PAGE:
This week -- or maybe next week, or possibly last, I'm not very clear on this point -- marks the 20th anniversary of the Sega Master System. Now, last year was the NES's 20th anniversary, and we marked the occasion with a really enormous blowout. For the SMS... we're posting the two-page write-up I put together for EGM.
Bias? You bet.
Well, OK, not really. I don't have anything against the Master System -- in fact, I bought one and gave a bunch of its games a fair shake two summers ago. The problem is... well, there's just not that much to say about the system. The EGM piece could probably stand to be expanded on ever-so-slightly, I guess (since the EGM Retro style is deliberately fatuous) -- but not by much.
Part of the problem (for me) is that I only knew a single person who owned a Master System back in the day, and he had serious compensation issues. I'd go over to his house to check out his games and he'd spend the entire time talking about how much better the SMS was than the NES; he'd come over to my place to play NES and harp on the most mundane details as proof of the SMS's superiority. "Zelda II has such slow text scrolling! NES games are for idiots." Or, "That Blaster Master stage four music is too creepy. Videogames shouldn't sound like that. Master System is better."
In other words, I had lots of practice for the Internet.
The bigger issue at hand is simply that the Master System, despite having superior hardware to the NES, lacked the breadth and depth of its competition's library. Sega did lots of clever things with their first internationally-distributed console, but they fell flat when it came to wrapping up third-party support. And we all know that third-party software is what makes a console great! (Except, ironically, Nintendo's more recent entries in the hardware arena, which have largely gotten by on in-house stuff.)
But I come to praise Master System, not to bury it. Despite some tough times, it had its moments. And I cling to these tiny bits of Sega nostalgia to convince myself I'm not really just a hopeless Nintendo fanboy at heart.
[ Sega | 1988 ]
Sadly enough, I have no nostalgia for Phantasy Star whatsoever. I can, however, respect that it was a groundbreaking game that by every right should have spawned a franchise equal to Final Fantasy. But it didn't. Likewise, Phantasy Star Online was the first-ever console-based MMO and should be putting out numbers on par with World of Warcraft... or FFXI, anyway. But it's not.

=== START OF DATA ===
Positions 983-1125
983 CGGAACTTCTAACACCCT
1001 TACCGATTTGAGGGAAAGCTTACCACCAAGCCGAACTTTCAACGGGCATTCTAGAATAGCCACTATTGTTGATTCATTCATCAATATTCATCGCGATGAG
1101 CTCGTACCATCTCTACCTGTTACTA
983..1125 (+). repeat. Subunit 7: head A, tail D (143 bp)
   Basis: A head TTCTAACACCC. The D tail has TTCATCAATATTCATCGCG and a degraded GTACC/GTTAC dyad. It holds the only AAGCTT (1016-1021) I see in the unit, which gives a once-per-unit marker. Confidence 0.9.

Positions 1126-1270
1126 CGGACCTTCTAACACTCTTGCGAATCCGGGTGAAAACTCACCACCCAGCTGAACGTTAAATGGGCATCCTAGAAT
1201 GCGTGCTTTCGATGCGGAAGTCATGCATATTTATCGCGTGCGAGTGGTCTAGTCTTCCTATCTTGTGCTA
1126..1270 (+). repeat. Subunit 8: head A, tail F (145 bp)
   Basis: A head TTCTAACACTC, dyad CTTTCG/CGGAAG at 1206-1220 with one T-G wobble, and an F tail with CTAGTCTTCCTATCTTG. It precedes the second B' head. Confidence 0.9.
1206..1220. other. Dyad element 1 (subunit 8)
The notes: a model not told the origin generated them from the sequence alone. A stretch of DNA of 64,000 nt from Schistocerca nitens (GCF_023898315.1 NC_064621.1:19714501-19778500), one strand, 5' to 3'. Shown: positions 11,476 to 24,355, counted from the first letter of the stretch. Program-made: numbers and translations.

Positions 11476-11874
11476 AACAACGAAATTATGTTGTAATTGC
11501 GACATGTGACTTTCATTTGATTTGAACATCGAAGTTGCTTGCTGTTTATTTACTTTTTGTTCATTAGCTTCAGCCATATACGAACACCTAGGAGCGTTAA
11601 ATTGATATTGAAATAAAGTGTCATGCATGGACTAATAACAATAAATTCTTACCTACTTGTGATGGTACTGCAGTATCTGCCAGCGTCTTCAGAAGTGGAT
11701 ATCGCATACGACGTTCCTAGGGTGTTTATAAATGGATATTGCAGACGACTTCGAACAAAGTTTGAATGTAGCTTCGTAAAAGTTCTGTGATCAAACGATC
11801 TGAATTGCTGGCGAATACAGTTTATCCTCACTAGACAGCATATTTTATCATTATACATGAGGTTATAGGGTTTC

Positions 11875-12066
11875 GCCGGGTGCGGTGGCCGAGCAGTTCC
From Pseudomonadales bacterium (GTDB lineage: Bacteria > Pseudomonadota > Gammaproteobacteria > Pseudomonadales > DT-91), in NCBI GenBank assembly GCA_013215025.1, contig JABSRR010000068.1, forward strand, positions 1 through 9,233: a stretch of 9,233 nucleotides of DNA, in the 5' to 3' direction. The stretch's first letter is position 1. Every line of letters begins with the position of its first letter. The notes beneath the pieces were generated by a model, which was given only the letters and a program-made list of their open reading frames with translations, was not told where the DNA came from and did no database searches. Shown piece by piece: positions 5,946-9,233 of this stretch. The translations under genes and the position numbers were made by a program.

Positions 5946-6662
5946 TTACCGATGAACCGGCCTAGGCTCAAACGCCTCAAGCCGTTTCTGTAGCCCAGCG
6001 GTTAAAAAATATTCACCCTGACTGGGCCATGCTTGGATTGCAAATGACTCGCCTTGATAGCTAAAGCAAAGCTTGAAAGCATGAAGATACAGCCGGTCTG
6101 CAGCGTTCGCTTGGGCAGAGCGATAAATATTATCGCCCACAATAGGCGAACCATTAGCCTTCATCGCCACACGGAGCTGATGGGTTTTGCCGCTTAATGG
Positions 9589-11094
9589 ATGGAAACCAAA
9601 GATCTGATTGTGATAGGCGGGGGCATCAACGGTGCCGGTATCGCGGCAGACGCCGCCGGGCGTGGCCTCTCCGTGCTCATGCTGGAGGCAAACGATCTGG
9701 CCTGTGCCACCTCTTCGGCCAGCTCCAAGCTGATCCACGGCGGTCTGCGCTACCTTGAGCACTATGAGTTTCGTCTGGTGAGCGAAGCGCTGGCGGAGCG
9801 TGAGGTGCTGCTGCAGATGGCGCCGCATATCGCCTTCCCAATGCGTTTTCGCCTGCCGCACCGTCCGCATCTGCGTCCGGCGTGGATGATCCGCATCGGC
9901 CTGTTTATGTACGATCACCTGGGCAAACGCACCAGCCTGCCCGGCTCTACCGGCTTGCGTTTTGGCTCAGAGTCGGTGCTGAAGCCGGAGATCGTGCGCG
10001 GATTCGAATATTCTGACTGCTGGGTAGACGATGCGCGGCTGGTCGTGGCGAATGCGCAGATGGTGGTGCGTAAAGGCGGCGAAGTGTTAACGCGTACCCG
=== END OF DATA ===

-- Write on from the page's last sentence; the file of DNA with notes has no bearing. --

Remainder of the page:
Sega, you can be so boneheaded sometimes.
Anyway, Phantasy Star mixed Dragon Quest-inspired role-playing with a charmingly '80s anime sensibility -- back when big hair was puffy rather than spiky -- along with an actual plot featuring well-defined characters, and Wizardy-style dungeon combat with delectable (for the time) graphics. And the main character was a girl, who didn't strip to a bikini if you beat the game fast enough. Classy. Although maybe a little skin would have helped PS's long-term fortunes...
[ Irem/Sega | 1988 ]
On the other hand! I do have some fairly vivid memories of two of the Master System's finest action games: Irem's R-Type and Sega's very own Zillion. They are the yin and the yang -- one offered a compelling reason to covet the SMS while the other made me want to stay far, far away.
R-Type made me seriously doubt the worthiness of the NES. I was forced to admit, quite sadly, that Nintendo's system couldn't even begin to offer graphics as vivid as these. (Having since discovered the Japan-only Famicom port of the game, I have learned I was correct.) Giger-esque alien fetuses! A pulsating space heart with gigantic worms squeezing through its tubes! A level that consisted entirely of dismantling an enemy battleship. Holy crap. Never mind that its precision gameplay made for very lopsided alternating play session with my friend (who had mastered the stupid game) -- R-Type sold me on the Master System's graphical prowess.
[ Sega | 1987 ]
Zillion did, too, by looking a lot like a prettier version of Metroid with more concrete, goal-oriented gameplay. But it also demonstrated one of the Master System's worst features: its horrible square D-pad. I guess Nintendo had the cross design patented, or maybe Sega just wanted to be different; whatever the case, the square pad was one of the worst ideas in the history of anything. The majority of the D-pad's space was given over to diagonals, and if your thumb slipped from a cardinal direction your brave product-shilling Zillionettes would suddenly find themselves hugging the floor. Thank goodness for emulation and the ability to use well-designed D-pads, eh?
Golvellius: Valley of Doom
[ Compile/Sega | 1988 ]
The Master System had a lot of games that could be described as "Like (Nintendo property X), but with (unique element Y)." Phantasy Star was Final Fantasy but with more sophisticated gameplay; Zillion was Metroid but with mushy diagonals; Alex Kidd was Mario but with brain damage. But nothing was quite so SAT-analogy-friendly as Golvellius: Valley of Doom, which might as well have been called Zeldallius. Except, wait! The top-down exploration (highly reminiscent of Crystalis) was augmented by side-scrolling caverns with really floaty jumps and the most awkward attack hitboxes this side of Faxanadu.
In other words, it was kind of like a mash-up of Zelda I and II. Nowhere near as good as either, sadly, but still curiously addicting in its own way. Plus, it existed in some aspect of the Compile-verse, which mean you got to hang with the Blue Lander doing his best Thor impersonation.
No, no. Not that one.
But who am I kidding? We all know the real reason everyone bought a Master System:
Killer app, built right in. Awww yeah.
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